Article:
Sunday, November 3, 2013
MY GERMAPHOBIA FROM THE COMMON CHALICE WAS NOT MEDICATED OR EASED
On Friday, some how our discussion on the liturgy got to the "common chalice" and germs and I promise I wasn't the one who brought it up. I think the question was raised because here in Rome the common chalice isn't given to the laity as it is in the New World. And priests and bishops who concelebrate Mass at the Vatican do not drink from a common chalice either, they take the host which is in a ciborium or paten and "intinct" it into the Chalice of Precious Blood. So the discussion on the common chalice was motivated by this.
Someone said that in Europe and Italy in particular, the priests don't care about the congregation so giving them the common chalice isn't on the radar screen. I think too, that Italians, especially this half Italian, find it "schifo" to do so, that is, drinking after someone, but not just some one, but many some ones!
At any rate, someone, whose name will go unmentioned, stated that one gets more germs from intinction and giving Holy Communion on the tongue than from drinking from the common chalice and receiving on the hand. Of course no scientific evidence was given for such an incredulous claim!
Now to be fair, he did say that the biggest problem with contagion from the common chalice occurs when one drinks from the common chalice and spits a great deal of one's own saliva back into the chalice, what is euphemistically called "backwash!" Drinking backwash or drinking another's spit isn't healthy.
However, where I took exception to the one, whose name will go unmentioned, who made his bold medical claims was that one got more saliva from a minister placing the host on the tongue or by intinction.
He stated that when a priest or minister intincts that one's fingers gets into the Precious Blood and that hand to mouth contact is the most contagious. From my own experience of properly intincting, the amount of wine that is needed is not that much and a little goes a very long way. We're speaking of symbol here, not a literally experience of an everyday meal. The amount of wine we used in our intinction sets came no higher than half way of the host and thus it is possible not to touch the Precious Blood with a contaminated finger or two. But let's get real, we're touching the host as it is! We are not spitting on it or in the chalice of the Precious Blood used to intinct. There are no large quantities or liters of backwash!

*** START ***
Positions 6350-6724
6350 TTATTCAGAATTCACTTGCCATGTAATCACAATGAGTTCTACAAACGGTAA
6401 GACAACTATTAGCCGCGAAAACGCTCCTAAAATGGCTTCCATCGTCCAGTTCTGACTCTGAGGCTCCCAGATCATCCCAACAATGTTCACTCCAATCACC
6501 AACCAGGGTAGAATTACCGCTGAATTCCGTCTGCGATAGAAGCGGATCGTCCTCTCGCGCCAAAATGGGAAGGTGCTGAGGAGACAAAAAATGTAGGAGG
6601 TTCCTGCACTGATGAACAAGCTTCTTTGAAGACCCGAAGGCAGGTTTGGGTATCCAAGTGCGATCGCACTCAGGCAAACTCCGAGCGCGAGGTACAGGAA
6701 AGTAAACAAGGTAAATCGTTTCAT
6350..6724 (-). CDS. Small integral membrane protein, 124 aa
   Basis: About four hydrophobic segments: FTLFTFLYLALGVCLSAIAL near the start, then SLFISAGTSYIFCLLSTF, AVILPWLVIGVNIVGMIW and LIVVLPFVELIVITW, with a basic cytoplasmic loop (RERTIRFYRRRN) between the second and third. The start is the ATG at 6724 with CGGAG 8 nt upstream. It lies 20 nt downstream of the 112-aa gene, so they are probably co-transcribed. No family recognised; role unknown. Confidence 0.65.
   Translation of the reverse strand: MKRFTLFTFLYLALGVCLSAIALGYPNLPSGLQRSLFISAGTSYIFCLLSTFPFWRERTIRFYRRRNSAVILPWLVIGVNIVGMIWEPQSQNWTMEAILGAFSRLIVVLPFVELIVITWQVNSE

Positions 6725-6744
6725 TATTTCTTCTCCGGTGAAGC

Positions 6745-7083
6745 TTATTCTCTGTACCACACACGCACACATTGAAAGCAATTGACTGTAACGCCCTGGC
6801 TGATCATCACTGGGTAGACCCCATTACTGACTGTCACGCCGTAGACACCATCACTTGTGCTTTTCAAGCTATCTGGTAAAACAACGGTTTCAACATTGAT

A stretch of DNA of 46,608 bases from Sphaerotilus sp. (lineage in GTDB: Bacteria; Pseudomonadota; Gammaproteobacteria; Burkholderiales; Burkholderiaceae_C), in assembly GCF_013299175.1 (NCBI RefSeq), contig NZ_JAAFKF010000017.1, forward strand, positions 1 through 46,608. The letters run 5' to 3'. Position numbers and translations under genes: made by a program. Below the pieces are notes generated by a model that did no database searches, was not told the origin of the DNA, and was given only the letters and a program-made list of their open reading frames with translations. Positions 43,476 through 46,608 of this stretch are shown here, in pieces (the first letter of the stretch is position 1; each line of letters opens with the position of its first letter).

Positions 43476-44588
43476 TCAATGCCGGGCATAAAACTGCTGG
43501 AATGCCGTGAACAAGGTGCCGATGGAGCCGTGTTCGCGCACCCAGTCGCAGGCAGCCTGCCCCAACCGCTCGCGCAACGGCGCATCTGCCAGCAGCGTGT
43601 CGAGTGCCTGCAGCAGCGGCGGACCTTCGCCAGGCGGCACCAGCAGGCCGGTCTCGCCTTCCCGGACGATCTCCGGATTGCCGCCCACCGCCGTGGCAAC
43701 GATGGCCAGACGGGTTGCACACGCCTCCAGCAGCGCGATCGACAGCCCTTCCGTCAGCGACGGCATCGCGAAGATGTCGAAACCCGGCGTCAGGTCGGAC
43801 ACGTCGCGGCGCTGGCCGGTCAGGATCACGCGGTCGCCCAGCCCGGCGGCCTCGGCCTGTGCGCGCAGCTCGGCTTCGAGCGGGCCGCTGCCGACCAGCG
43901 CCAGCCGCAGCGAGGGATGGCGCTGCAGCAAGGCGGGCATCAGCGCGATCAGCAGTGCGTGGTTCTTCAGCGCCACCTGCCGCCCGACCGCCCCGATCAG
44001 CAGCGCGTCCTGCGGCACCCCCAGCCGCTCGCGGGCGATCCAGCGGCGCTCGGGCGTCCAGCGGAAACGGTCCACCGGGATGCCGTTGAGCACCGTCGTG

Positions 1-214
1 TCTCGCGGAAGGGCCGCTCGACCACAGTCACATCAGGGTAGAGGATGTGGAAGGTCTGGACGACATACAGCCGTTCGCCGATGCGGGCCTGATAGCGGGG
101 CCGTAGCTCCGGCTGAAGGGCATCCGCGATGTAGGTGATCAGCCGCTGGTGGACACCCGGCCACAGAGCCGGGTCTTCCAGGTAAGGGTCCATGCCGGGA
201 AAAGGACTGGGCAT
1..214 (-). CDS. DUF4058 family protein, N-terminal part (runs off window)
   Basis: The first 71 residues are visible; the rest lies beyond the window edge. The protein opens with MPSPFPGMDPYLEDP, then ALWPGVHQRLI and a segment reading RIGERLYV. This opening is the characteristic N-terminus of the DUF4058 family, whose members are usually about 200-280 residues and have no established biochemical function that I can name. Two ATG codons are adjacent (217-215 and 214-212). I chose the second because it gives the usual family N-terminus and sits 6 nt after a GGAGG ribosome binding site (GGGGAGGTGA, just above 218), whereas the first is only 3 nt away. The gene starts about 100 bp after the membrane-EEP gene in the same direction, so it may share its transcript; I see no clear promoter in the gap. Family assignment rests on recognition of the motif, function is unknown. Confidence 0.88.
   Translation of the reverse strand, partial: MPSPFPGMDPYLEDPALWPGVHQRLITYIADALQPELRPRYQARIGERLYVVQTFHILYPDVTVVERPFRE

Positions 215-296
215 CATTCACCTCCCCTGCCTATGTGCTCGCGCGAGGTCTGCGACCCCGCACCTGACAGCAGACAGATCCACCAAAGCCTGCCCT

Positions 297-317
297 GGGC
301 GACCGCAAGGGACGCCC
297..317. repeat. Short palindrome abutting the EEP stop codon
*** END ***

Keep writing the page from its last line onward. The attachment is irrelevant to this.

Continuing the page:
He also said that hands have the most germs. So when we distribute Holy Communion to one's tongue, we always get a bit of the communicant's saliva on our fingers. Really? I don't and if the person is kneeling, it is much easier not to touch any part of the person's mouth if they receive correctly on the tongue.
But for the sake of argument, let's say that our finger does touch the lips or tongue, and let's say that one's hands' have the most germs as it is. When I distribute Holy Communion by way of the Host to those receiving in the hand, I always touch their hands in some way unless I drop the host on the palm from a bit of a distance. Who does that? I am constantly touching communicant's hands when I distribute on the hand, no if's, and's, or's about it! I do not constantly get saliva from someone's tongue or mouth when I distribute on the tongue.
But my biggest germaphobia has to do with cleansing the chalice, what is euphemistically called purifying them, after Mass when one must drink what remains of the "dregs" which is a combination of Precious Blood and backwash and predominantly backwash. Yes, it is schiffo to me!
Here at our sabbatical program we concelebrate Mass everyday and we must drink from the common chalice, which I do as a sort of Martyr for the faith, the good half Italian that I am. And yes, I've had more respiratory problems since being here with sinusitis and colds and on-going. Not so in Macon!
When will common sense prevail over politically correct liturgical practices and when will we learn from my better half how to distribute Holy Communion as the Italians do?